From the Archives: 1889 Great Seattle Fire

From the Archives: 1889 Great Seattle Fire

Great Seattle Fire 1889 (1)

(Photos courtesy of Washington State Digital Archives)

1889 turned out to be a great year for Washington, as it was the year it gained statehood. But it also was a year marked by a tragic event in Seattle.

June 6 marks the 125th anniversary of what is known as the Great Seattle Fire. The blaze started at 2:30 p.m. in a paint and woodwork shop at the corner of Front Street and Madison Avenue. Due to a combination of a dry spring, windy afternoon and inadequate water supply, the fire eventually swept across 120 acres of Seattle’s business district and waterfront. Within a year of the fire, the damaged area had been nearly rebuilt.

The summer of 1889 saw other notable fires in Washington. In June of that year, much of Vancouver’s business district was wiped out when it was struck by a series of fires that were thought to be arson. On July 4, Ellensburg’s business district was destroyed by fire. And on August 4, a blaze burned down 30 blocks of downtown Spokane, destroyed the Howard Street Bridge over the Spokane River and set log-booms on the river alight.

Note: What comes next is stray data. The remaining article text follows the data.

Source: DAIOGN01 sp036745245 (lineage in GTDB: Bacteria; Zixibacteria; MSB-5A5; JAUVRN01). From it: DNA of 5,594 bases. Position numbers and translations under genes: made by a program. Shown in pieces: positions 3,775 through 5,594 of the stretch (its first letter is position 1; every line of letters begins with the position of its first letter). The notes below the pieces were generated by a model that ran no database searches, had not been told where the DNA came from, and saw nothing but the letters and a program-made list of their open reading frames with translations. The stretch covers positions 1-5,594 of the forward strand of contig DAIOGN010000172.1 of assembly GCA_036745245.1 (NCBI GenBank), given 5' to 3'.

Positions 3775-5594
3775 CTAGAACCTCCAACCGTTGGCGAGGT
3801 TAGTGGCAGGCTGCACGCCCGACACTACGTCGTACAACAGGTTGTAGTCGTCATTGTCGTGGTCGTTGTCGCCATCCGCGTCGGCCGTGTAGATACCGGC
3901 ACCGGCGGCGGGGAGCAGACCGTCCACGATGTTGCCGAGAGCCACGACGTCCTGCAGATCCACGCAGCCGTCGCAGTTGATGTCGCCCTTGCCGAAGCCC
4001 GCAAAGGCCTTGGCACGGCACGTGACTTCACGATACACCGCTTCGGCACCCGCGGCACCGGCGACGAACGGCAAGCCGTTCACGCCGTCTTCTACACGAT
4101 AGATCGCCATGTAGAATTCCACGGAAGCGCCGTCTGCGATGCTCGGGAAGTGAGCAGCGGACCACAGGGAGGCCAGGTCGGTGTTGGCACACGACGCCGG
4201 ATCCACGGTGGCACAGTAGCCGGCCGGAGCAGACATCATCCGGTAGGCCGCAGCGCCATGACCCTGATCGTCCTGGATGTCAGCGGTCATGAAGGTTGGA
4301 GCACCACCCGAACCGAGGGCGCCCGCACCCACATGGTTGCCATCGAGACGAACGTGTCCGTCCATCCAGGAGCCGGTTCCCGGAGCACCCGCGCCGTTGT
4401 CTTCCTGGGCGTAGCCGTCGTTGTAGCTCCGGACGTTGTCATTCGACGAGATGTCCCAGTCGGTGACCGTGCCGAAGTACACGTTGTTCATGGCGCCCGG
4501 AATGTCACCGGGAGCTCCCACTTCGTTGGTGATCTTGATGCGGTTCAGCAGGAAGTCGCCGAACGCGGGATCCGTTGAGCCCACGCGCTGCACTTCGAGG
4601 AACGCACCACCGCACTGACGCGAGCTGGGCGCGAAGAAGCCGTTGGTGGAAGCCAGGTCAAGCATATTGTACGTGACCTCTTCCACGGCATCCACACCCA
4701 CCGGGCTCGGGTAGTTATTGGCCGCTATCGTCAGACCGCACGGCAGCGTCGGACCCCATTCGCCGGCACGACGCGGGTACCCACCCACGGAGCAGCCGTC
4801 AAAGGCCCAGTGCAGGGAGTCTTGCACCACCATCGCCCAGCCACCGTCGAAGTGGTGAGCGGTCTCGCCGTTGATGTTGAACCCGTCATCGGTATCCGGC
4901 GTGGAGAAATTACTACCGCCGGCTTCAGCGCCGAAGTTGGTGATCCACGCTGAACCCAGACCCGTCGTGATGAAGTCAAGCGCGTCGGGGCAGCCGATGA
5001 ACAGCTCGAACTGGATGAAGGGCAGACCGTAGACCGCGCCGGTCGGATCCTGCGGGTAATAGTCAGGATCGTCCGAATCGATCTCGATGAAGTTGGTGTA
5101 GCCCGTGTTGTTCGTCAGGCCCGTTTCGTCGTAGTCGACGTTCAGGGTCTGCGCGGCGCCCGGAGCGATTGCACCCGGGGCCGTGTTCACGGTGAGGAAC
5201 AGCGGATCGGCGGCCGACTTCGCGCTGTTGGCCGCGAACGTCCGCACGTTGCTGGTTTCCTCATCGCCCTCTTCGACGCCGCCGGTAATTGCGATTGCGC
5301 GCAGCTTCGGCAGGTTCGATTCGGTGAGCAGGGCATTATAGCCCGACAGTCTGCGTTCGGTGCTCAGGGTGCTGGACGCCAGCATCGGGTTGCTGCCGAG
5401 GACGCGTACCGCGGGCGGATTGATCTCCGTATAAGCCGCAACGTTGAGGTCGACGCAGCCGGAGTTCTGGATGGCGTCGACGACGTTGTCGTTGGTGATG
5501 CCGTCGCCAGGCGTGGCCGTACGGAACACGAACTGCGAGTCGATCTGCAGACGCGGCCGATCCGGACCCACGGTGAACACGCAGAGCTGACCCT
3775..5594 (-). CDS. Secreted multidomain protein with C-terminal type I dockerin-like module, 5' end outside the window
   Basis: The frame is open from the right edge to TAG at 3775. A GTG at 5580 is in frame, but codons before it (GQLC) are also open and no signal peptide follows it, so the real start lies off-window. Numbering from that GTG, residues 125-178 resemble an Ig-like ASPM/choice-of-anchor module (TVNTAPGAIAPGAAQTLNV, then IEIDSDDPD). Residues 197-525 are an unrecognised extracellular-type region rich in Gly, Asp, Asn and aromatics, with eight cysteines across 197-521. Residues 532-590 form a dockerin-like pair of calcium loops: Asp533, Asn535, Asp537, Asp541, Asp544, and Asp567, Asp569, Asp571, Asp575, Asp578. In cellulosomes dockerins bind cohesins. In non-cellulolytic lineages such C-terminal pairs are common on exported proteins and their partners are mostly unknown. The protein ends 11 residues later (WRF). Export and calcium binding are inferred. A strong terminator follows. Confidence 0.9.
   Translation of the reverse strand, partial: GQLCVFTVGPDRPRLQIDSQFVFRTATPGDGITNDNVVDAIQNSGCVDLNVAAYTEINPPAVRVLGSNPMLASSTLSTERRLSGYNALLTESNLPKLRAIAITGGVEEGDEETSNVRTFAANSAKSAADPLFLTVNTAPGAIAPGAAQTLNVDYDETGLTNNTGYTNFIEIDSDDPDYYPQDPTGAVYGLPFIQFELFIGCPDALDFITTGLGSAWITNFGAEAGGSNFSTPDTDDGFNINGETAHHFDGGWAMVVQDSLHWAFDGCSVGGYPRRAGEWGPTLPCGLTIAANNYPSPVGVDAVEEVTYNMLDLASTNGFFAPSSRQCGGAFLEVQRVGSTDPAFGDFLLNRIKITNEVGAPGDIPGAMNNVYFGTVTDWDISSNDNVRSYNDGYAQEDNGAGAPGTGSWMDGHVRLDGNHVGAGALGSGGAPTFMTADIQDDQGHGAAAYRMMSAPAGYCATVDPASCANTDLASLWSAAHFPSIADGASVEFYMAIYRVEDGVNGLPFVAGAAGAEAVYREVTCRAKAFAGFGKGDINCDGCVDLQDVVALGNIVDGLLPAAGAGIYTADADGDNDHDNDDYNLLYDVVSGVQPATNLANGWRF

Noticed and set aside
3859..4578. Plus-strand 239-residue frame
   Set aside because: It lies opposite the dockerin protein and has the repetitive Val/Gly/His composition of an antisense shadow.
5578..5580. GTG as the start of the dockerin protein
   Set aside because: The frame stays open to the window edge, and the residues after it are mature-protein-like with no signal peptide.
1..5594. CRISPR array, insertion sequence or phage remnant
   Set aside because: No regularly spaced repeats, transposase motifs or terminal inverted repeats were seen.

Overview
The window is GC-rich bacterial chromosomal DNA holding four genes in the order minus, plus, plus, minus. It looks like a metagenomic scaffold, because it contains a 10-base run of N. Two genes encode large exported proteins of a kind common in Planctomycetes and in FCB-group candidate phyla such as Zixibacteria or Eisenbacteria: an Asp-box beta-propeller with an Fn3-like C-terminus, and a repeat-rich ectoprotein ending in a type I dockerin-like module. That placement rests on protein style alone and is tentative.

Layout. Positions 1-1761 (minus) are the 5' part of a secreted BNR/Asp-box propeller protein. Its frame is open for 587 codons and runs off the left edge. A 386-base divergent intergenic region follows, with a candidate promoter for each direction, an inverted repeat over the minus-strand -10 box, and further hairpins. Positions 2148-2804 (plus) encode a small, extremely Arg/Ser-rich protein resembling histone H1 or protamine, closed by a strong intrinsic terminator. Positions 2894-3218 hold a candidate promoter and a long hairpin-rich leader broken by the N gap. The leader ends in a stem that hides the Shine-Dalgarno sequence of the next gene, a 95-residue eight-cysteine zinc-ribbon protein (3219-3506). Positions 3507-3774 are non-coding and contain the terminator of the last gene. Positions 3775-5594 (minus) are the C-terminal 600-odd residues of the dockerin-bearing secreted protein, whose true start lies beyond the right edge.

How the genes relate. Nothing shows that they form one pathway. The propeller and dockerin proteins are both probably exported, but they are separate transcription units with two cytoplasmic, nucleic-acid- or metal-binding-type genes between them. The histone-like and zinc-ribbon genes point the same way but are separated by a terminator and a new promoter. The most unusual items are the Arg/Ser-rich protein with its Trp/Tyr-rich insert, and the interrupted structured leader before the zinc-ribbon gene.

Our Digital Archives has several photos of the Great Seattle Fire, including these two shots. The top photo shows the southwest corner of First Avenue and Madison Street during the blaze. The bottom photo captures the fire’s aftermath, showing the west side of First Avenue between Yesler Way and Columbia Street. The photos are found in the State Library Photograph Collection, 1851-1990.



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